6 June 2011 ❧ Destry Wion
Content Strategy Forum (aka, CS Forum) exists because communication professionals in Europe with varying backgrounds and skills believe that smart planning, dissemination, and governance of content is essential for developing good customer experience, and thus doing better business. After one successful event and another that’s sure to astound, the Forum’s reputation is already international and positive. There’s just one thing missing: we don’t know who will be organising next year. If you represent a European-based organisation that might like to host CS Forum 2012 in your city, read on.
With both Together London and passionate content/UX designers organising the second annual Content Strategy Forum, it’s sure to be another example of a conference done right. But despite CS Forum’s success, ambitions, and distinction as the first content strategy conference anywhere, its future is still unclear. It needs a model of ongoing organisation.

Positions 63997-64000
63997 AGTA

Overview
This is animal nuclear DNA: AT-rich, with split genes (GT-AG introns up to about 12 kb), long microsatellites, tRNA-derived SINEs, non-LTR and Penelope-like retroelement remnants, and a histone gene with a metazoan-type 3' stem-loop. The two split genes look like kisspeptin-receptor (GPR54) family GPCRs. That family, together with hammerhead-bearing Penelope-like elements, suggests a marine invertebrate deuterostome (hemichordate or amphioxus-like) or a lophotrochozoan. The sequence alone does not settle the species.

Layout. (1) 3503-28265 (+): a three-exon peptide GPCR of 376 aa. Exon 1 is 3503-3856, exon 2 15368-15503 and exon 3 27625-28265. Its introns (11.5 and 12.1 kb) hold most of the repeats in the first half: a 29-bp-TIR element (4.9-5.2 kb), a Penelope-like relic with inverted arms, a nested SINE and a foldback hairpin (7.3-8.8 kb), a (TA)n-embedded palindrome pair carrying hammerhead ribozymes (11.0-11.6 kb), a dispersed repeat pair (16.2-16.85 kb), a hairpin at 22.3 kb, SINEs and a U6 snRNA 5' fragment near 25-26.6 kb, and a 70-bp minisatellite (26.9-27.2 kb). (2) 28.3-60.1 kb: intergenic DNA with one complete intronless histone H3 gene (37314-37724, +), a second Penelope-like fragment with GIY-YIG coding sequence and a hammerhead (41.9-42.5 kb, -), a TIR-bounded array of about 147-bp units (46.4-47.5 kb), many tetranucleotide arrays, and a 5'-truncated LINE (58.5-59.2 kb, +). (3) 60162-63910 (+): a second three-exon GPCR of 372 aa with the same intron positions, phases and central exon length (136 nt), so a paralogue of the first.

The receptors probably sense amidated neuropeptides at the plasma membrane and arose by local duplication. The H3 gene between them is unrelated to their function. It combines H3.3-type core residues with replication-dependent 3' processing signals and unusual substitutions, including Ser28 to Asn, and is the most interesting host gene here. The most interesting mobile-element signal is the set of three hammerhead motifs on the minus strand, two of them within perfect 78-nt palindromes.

We would like to propose that model now, and open up a bidding process for the organisation of CS Forum 2012 (and beyond).
First, let’s consider what brought us here, because the situation is rather unique, and the way forward holds nothing but opportunity for the European Content Strategy industry.
CS Forum – unlike any other conference
Since the first CS Forum in Paris, other content strategy conferences have come onto the scene, namely eBay’s Content Strategy Applied in London, and Brain Traffic’s Confab event in Minneapolis. All signs suggest that Content Strategy Applied and Confab plan to return each year. Content Strategy Applied 2012 is already online and looking for speakers. No doubt other content strategy conferences will pop up in due time. It’s all good for the field of Content Strategy.
But there’s a difference between those other content strategy events and CS Forum. Those events are owned and coordinated by the same organisers each year, respectively, and presumably in the same locations too. This isn’t the case for CS Forum. Even as STC France board leaders (organisers of the first Forum in Paris) were breathing a sigh of relief at the close of CS Forum 10, I was already having discussions with people about when and where the next Forum would take place.